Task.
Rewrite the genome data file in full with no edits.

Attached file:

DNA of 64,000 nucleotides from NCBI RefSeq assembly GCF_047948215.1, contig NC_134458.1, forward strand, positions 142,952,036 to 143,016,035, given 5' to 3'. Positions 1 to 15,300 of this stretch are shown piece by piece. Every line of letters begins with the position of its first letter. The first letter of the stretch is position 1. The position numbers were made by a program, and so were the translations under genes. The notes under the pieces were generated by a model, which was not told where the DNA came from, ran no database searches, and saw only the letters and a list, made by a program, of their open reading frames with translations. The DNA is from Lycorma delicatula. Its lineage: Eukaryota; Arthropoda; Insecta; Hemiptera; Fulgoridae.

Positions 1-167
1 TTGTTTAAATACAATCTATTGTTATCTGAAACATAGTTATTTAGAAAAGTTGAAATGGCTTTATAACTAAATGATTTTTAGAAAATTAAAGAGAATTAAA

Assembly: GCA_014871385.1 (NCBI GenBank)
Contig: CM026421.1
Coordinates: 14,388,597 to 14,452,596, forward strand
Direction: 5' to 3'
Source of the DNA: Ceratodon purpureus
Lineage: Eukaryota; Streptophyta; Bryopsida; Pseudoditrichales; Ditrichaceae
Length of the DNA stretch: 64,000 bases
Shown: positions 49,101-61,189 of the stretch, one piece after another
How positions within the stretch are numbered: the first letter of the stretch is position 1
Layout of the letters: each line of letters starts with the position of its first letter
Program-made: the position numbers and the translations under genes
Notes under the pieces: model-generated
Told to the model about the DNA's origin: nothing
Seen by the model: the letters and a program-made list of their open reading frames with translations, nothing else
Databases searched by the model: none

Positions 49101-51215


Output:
DNA of 64,000 nucleotides from NCBI RefSeq assembly GCF_047948215.1, contig NC_134458.1, forward strand, positions 142,952,036 to 143,016,035, given 5' to 3'. Positions 1 to 15,300 of this stretch are shown piece by piece. Every line of letters begins with the position of its first letter. The first letter of the stretch is position 1. The position numbers were made by a program, and so were the translations under genes. The notes under the pieces were generated by a model, which was not told where the DNA came from, ran no database searches, and saw only the letters and a list, made by a program, of their open reading frames with translations. The DNA is from Lycorma delicatula. Its lineage: Eukaryota; Arthropoda; Insecta; Hemiptera; Fulgoridae.

Positions 1-167
1 TTGTTTAAATACAATCTATTGTTATCTGAAACATAGTTATTTAGAAAAGTTGAAATGGCTTTATAACTAAATGATTTTTAGAAAATTAAAGAGAATTAAA

Assembly: GCA_014871385.1 (NCBI GenBank)
Contig: CM026421.1
Coordinates: 14,388,597 to 14,452,596, forward strand
Direction: 5' to 3'
Source of the DNA: Ceratodon purpureus
Lineage: Eukaryota; Streptophyta; Bryopsida; Pseudoditrichales; Ditrichaceae
Length of the DNA stretch: 64,000 bases
Shown: positions 49,101-61,189 of the stretch, one piece after another
How positions within the stretch are numbered: the first letter of the stretch is position 1
Layout of the letters: each line of letters starts with the position of its first letter
Program-made: the position numbers and the translations under genes
Notes under the pieces: model-generated
Told to the model about the DNA's origin: nothing
Seen by the model: the letters and a program-made list of their open reading frames with translations, nothing else
Databases searched by the model: none

Positions 49101-51215